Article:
A few years ago, the retail industry tried to promote Halloween in France, but it never quite caught on. So it’s been decades since I caught the sight of a trick-or-treater. I do, however, remember the combination of fun and disappointment of the few Halloweens where I went out in disguise. The fun was thinking up the costume. The disappointment was that it never actually transformed me into a superhero or a Gipsy dancer.
Part of the pleasure of perfumes is slipping on different personas, invisible disguises that send my inner little girl into raptures.
So this is what I’d wear if I wanted to dress up as…
The Ghost of Glamour Past: Mon Parfum Chéri, Camille Goutal and Isabelle Doyen’s tribute to old-style chypres, has the earthy glory of a vintage gown exhumed, torn apart and reassembled by a little girl on a sugar high.
A Replicant: If androids dream of electric sheep, do they woo each other with packing tape flowers? Comme des Garçons’ “New Perfume” by Antoine Lie and Antoine Maisondieu grafts subversive industrial smells on the nostalgic charm of a lilac and sweet pea bouquet.
A Hindu Goddess: You’d want six arms too, just to douse yourself in Trayee, Bertrand Duchaufour’s take on the scents of Vedic India for Neela Vermeire Créations. A deep, smoky, spicy, resinous potion which develops balsamic, arm-licking facets.
A Fauness: Vero Kern’s Onda in eau de parfum takes her dirty, bawdy, foresty brew into ever so slightly more civilized territory, with the animal notes toned down and replaced by passion fruit, which adds its touch of raspy, sulfurous devilry. But I’d add a dab of the parfum between my horns.
The Devil: An urbane creature with a quill pen and parchment for you to sign away you soul, the Devil sports Marlene Dietrich top hat and tails, and wafts François Demachy’s ultra-refined, yet troublingly animalic Patchouli Impérial for Dior Collection Privée, a modern take on Bois des Iles dipped in civet and amber.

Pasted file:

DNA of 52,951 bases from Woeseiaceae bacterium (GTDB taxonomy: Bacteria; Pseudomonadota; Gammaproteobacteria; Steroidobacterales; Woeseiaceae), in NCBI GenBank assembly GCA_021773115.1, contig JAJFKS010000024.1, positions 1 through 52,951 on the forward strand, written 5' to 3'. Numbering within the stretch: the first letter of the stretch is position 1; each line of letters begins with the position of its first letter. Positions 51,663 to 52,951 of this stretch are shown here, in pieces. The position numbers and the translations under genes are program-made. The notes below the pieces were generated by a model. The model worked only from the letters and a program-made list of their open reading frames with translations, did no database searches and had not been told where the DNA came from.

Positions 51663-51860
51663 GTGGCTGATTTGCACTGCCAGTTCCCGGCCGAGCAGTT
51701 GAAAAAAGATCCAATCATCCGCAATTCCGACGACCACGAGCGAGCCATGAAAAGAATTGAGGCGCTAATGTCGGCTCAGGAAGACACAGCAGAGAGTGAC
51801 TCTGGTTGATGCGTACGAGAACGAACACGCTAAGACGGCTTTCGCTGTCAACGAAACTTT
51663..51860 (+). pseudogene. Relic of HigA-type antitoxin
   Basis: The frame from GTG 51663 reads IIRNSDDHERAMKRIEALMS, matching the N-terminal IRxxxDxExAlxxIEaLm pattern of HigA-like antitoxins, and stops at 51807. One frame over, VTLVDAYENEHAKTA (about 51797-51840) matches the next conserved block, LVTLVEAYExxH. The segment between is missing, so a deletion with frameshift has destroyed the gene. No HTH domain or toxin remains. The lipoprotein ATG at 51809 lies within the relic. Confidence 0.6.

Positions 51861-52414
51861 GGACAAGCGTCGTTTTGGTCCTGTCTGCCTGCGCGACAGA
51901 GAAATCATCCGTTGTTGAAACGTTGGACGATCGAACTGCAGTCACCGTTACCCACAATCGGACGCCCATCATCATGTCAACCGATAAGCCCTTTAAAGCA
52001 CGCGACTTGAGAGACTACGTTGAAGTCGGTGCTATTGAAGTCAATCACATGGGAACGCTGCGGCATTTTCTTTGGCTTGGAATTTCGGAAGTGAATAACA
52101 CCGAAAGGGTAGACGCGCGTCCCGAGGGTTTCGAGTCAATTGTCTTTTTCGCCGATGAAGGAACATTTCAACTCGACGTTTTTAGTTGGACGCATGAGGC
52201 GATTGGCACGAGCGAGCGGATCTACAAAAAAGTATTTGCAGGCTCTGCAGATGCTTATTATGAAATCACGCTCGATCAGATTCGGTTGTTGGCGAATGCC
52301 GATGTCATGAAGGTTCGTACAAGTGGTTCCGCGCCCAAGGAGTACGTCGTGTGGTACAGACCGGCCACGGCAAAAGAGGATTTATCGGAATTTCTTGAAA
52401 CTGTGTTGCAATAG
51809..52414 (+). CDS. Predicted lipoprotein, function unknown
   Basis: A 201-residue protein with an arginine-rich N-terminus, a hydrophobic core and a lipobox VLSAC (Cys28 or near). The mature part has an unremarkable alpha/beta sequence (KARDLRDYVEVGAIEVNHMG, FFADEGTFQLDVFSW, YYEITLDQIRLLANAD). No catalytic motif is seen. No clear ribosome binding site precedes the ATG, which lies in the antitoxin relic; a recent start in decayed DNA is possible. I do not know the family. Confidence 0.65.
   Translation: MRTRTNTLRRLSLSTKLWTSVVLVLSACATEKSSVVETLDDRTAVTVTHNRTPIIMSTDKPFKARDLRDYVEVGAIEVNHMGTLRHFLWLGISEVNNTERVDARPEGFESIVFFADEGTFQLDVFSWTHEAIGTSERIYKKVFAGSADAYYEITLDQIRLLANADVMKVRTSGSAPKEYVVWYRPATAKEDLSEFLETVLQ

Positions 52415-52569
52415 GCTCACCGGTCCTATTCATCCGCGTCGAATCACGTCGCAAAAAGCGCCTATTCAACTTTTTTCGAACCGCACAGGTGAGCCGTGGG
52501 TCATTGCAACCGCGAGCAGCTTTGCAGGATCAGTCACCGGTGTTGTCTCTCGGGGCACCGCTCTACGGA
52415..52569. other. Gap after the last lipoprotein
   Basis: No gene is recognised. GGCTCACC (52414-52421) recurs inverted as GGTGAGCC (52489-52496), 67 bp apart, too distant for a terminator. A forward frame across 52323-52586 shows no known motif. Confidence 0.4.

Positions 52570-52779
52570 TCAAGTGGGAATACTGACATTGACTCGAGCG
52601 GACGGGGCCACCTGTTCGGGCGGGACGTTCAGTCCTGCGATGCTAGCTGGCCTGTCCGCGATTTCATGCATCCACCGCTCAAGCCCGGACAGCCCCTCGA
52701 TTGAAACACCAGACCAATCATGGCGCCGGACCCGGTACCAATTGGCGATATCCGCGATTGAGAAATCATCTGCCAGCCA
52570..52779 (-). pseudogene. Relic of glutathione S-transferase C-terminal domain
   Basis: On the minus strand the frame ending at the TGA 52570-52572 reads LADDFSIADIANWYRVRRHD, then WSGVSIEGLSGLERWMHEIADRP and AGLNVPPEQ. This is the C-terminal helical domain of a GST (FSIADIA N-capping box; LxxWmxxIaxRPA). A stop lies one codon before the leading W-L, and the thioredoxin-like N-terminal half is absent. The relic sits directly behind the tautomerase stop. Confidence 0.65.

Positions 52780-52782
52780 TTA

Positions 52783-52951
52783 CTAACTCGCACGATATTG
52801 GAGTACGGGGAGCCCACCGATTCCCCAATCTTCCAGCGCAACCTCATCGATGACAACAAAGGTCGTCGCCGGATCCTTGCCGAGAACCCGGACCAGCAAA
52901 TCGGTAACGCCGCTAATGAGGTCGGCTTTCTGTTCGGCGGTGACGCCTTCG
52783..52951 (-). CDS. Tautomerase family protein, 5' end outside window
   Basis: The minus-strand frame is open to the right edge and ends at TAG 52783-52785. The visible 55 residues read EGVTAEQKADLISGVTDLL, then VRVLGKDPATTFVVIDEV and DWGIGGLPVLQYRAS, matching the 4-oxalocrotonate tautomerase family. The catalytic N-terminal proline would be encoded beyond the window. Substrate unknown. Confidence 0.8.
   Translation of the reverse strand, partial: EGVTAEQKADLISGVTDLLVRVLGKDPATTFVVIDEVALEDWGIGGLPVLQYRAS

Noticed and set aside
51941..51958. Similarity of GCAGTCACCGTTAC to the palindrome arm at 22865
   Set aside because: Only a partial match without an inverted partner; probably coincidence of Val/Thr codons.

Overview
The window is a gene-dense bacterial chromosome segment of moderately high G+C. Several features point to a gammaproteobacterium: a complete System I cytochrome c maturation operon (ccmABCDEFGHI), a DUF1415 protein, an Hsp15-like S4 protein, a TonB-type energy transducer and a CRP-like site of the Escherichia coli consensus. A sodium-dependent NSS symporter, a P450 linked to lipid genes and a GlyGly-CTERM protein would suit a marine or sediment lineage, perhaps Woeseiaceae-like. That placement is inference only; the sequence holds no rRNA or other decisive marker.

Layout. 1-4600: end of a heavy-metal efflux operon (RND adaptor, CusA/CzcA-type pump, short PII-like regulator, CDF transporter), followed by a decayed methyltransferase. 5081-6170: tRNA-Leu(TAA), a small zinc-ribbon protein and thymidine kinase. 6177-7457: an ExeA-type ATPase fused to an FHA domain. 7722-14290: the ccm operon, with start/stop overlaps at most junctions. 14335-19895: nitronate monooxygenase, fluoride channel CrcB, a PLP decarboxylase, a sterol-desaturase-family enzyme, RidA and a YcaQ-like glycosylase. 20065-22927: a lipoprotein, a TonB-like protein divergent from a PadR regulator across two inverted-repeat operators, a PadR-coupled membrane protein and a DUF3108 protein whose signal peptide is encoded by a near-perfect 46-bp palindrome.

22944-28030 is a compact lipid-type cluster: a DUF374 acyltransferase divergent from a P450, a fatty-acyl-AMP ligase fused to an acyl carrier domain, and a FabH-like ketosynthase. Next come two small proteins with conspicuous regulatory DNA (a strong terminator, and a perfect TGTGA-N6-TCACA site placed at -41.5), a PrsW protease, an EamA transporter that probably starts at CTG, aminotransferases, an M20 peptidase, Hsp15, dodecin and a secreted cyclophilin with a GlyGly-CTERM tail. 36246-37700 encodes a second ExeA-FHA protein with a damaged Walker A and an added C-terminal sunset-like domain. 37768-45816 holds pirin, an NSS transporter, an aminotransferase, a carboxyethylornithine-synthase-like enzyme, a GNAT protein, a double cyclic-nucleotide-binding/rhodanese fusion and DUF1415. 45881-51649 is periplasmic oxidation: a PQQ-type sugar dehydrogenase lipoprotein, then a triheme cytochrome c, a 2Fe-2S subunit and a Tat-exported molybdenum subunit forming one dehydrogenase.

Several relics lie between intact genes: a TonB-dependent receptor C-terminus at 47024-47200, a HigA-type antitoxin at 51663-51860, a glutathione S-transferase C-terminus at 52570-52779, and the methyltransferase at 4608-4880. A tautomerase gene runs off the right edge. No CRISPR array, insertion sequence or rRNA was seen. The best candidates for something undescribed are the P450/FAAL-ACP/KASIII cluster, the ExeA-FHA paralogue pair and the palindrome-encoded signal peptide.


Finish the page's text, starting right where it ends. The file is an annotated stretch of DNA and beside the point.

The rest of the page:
A Fairy: Obviously, Mathilde Laurent’s Baiser Volé, conceived with a flighty, coquette but iron-willed fairy in mind: a confidently femme lily in a cloud of face powder rather than a wimpy sprite sprinkled with fairy dust.
A Sultana: With a, Ballets Russes Scheherazade get-up, I’d spray on Marc-Antoine Corticchiato’s vivid brew of candied fruit – date and prune – macerated in booze and aphrodisiac spices. Aziyadé for Parfum d’Empire is Femme gone full-on native in Constantinople.
A chocolate-drunk trick-or-treater: Thierry Mugler’s new Angel eau de parfum sublimée de cacao amer isn’t just a mouthful to ask for at the counter. It's like being sprayed with Angel before being rolled in cocoa powder. And it is possibly, with its sister Alien eau de parfum sublimée de beurre de caramel sale (that’s “salty caramel butter”), a fragrance that should be sold along with wooden stake or an exorcist's book. Delightful, but it'll haunt you for days.
A hot pink trick-or-treater on a candy high: Daniela Andrier’s Candy for Prada, obviously, the chicest take on the note this side of Pierre Hermé’s crème caramel au beurre sale, and really actually a delicate benzoin and musk scent. Despite the girly trappings, I find it very irrésistible.
Cinderella in her pumpkin carriage: Phaedon, the new brand produced – but not composed, except for two scents -- by Pierre Guillaume, was presented last week at Sens Unique, a new multi-brand niche store in Paris. He made me sniff a rather delicious candle called Carrosse, a vividly realistic pumpkin and orange blossom accord, whose name means “carriage” and is clearly meant as an allusion to Cinderella’s vehicle of choice. Mice not included.
And now, on to you: If you were to wear a disguise today, what would it be? And what perfume would you wear to immerse yourself in your character?
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